Trust is like a bank account. You start a new relationship with a certain amount of trust, and then over time you add to that account to build a solid foundation.
And like a bank account, it can be emptied overnight if you’re not careful about your investment.
Why does it matter? Trust is the foundation of all relationships. Barriers come down, more gets accomplished, it’s more fun. People follow leaders by choice. If people don’t trust you, at best you’ll get compliance.
As important as trust is and as much as we talk about it, the problem is we are not always talking about the same thing. Trust is an all encompassing word that can mean many different things.
What exactly do you mean when you say you don’t trust someone? Do you mean you don’t think they are honest? Or do you mean you don’t trust they have your best interest in mind? Or do you mean you don’t think they can do the job? These are all different dimensions of trust.
How trustworthy are you? If you fall down in any of these four dimensions, you risk depleting your hard-earned trust. Understanding the dimensions of trust will help you know how to build and maintain your trust bank account.
The Four Dimensions of Trust
1. Integrity: Are you honest and ethical?
Honesty is the most important dimension of trust. Liars are not trusted. Bottom line. In fact, without integrity, the other dimensions of trust don’t matter.
If you are in a leadership role, are you a straight shooter? Can people count on you to tell them the truth? Do you live by the values you state?
2. Competence: Do you know what you’re doing?
If someone hires you to do a job, they want to be assured you know what you’re doing and are capable of doing the job well.
If you are in a leadership role, do you understand the role of leadership and are you capable of leading your team toward success?
3. Reliability: Can you be counted on to follow through on your commitments?
Will you be there when you are needed? If you agree to do something, are you dependable? Can you be counted on to complete things on time?
If you are in a leadership role, can people depend on you? Will you show up when you are supposed to? Will you provide the support, direction, and resources that are needed?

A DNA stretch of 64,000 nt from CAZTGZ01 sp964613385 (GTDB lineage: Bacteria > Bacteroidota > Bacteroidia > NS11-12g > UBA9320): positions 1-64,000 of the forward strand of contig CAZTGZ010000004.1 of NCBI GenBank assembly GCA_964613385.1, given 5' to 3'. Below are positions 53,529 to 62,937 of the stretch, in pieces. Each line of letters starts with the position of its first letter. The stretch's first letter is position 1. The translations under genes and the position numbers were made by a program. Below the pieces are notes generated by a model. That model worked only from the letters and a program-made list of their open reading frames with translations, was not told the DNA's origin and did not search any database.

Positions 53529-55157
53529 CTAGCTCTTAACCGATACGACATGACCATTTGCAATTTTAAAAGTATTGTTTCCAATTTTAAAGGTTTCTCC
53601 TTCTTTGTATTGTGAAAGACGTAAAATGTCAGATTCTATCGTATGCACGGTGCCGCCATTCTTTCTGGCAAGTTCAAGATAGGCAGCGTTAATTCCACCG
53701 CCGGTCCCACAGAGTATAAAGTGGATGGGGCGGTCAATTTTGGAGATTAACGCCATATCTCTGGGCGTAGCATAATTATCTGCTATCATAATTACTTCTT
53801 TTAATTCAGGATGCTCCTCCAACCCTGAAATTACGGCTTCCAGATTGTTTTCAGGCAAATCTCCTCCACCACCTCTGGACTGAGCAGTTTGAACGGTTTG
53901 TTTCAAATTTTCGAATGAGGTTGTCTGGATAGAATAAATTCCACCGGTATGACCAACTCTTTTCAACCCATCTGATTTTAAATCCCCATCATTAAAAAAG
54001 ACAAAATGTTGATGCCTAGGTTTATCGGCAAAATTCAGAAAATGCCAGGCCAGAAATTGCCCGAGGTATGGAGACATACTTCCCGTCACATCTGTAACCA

4. Concern: Are you genuinely concerned for the well-being of others?
When we believe someone genuinely cares about our well-being, we are willing to open our hearts and become vulnerable. This is the deepest level of trust and is not to be taken lightly.
If you are in a leadership role, do you have people’s best interest in mind? Do you see them as individuals, and do you really care about their well-being?
Be specific when you talk about trust.
“What’s the matter. Don’t you trust me?” my teenage son asked when he wanted to go on a mountain climbing trip with a friend.
Yes, I trusted his integrity and his good intentions, but because of his lack of experience, I did not trust his judgment.
Answering a blanket “Yes, I trust you” or “No, I don’t trust you” is a set up for misunderstanding and creates a no-win situation.
Instead of saying someone is trustworthy or is not trustworthy, it is much more helpful to be specific about what you trust and what you don’t. If trust is an issue, describe the dimension of trust that is the issue, and you’ll have a much more productive conversation.
Three Excellent Resources for Building Trust
For over 25 years, Reina, A Trust Building® Consultancy has done pioneering work in this area. They describe The 3 C’s of Trust. The popular book Trust and Betrayal in the Workplace: Building Effective Relationships in Your Organization by Dennis Reina and Michelle Reina is in it’s 3rd edition.
The TrustWorks Model was created by Cindy Olmstead, and the program is currently sold by The Ken Blanchard Companies. It is described in Trust Works!: Four Keys to Building Lasting Relationships by Ken Blanchard and Cynthia Olmstead
Trust Inc.: Strategies for Building Your Company’s Most Valuable Asset is one of three books edited by Barbara Brooks Kimmel of Trust Across America.